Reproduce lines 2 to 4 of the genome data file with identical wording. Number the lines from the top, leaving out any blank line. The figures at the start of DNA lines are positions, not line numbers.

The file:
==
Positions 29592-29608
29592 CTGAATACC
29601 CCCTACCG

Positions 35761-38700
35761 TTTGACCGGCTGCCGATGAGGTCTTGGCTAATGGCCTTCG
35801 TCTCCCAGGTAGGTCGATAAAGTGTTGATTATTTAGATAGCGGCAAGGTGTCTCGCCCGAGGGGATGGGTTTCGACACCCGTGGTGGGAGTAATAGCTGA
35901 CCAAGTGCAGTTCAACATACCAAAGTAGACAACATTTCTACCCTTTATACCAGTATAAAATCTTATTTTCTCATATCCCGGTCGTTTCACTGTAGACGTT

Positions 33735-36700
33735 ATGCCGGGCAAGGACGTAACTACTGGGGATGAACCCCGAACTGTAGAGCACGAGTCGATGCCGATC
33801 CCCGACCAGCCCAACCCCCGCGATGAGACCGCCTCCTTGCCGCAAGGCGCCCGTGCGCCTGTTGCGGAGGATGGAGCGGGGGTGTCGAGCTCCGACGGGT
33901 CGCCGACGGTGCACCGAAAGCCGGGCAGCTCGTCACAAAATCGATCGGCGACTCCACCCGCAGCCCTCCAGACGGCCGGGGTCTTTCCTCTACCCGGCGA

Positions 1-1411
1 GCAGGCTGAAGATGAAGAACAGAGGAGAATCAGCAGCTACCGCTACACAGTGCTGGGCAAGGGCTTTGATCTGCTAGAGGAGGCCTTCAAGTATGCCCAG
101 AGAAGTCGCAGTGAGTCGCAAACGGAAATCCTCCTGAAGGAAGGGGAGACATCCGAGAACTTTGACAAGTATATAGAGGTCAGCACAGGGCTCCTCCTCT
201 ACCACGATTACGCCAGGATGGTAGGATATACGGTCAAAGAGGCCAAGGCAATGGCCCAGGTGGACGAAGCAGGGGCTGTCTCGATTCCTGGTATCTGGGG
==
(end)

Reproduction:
29592 CTGAATACC
29601 CCCTACCG

Positions 35761-38700